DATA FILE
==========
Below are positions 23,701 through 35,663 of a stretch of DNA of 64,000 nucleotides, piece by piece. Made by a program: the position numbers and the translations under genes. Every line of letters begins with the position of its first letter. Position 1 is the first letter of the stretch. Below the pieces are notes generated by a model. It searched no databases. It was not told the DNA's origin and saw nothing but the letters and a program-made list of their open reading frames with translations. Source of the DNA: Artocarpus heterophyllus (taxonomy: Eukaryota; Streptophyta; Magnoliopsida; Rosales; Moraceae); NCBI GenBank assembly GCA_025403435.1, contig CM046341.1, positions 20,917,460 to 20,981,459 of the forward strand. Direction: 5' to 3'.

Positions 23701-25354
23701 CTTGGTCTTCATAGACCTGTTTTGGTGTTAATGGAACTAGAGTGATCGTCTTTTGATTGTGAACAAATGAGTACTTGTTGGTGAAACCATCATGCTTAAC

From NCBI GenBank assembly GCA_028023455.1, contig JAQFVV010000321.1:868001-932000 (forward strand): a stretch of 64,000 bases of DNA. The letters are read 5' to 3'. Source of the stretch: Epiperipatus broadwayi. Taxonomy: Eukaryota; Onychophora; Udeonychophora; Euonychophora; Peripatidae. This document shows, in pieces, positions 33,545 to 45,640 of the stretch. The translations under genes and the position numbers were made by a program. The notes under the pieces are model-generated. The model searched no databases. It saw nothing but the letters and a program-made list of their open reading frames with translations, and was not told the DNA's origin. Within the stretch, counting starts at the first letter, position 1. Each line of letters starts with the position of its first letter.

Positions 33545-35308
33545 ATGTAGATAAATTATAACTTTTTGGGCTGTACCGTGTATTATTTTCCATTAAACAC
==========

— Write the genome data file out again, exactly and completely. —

Below are positions 23,701 through 35,663 of a stretch of DNA of 64,000 nucleotides, piece by piece. Made by a program: the position numbers and the translations under genes. Every line of letters begins with the position of its first letter. Position 1 is the first letter of the stretch. Below the pieces are notes generated by a model. It searched no databases. It was not told the DNA's origin and saw nothing but the letters and a program-made list of their open reading frames with translations. Source of the DNA: Artocarpus heterophyllus (taxonomy: Eukaryota; Streptophyta; Magnoliopsida; Rosales; Moraceae); NCBI GenBank assembly GCA_025403435.1, contig CM046341.1, positions 20,917,460 to 20,981,459 of the forward strand. Direction: 5' to 3'.

Positions 23701-25354
23701 CTTGGTCTTCATAGACCTGTTTTGGTGTTAATGGAACTAGAGTGATCGTCTTTTGATTGTGAACAAATGAGTACTTGTTGGTGAAACCATCATGCTTAAC

From NCBI GenBank assembly GCA_028023455.1, contig JAQFVV010000321.1:868001-932000 (forward strand): a stretch of 64,000 bases of DNA. The letters are read 5' to 3'. Source of the stretch: Epiperipatus broadwayi. Taxonomy: Eukaryota; Onychophora; Udeonychophora; Euonychophora; Peripatidae. This document shows, in pieces, positions 33,545 to 45,640 of the stretch. The translations under genes and the position numbers were made by a program. The notes under the pieces are model-generated. The model searched no databases. It saw nothing but the letters and a program-made list of their open reading frames with translations, and was not told the DNA's origin. Within the stretch, counting starts at the first letter, position 1. Each line of letters starts with the position of its first letter.

Positions 33545-35308
33545 ATGTAGATAAATTATAACTTTTTGGGCTGTACCGTGTATTATTTTCCATTAAACAC